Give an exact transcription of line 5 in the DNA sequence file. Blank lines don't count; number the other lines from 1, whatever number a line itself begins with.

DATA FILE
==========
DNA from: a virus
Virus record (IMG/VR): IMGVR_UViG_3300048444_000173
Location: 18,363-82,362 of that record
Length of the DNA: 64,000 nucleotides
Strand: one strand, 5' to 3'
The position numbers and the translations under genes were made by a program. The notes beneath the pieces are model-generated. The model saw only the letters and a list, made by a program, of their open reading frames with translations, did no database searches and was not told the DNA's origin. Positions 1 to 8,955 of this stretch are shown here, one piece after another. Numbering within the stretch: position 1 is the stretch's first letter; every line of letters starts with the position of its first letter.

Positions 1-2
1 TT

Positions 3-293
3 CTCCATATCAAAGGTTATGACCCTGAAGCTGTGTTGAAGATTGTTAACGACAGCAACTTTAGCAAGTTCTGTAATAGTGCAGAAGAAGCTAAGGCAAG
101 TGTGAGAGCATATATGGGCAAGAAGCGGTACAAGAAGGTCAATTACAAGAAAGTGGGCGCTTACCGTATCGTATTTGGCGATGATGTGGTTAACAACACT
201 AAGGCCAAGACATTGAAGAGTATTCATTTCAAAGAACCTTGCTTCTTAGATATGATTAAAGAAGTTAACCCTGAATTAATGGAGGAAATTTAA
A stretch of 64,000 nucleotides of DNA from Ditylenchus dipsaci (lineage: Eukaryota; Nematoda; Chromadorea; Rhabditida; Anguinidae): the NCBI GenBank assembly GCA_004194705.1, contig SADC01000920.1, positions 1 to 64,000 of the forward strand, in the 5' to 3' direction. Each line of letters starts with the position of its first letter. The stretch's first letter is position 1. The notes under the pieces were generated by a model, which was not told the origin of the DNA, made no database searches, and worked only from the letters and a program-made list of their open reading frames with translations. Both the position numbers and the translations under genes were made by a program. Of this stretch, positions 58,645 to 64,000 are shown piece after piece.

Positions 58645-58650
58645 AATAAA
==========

Strand: one strand, 5' to 3'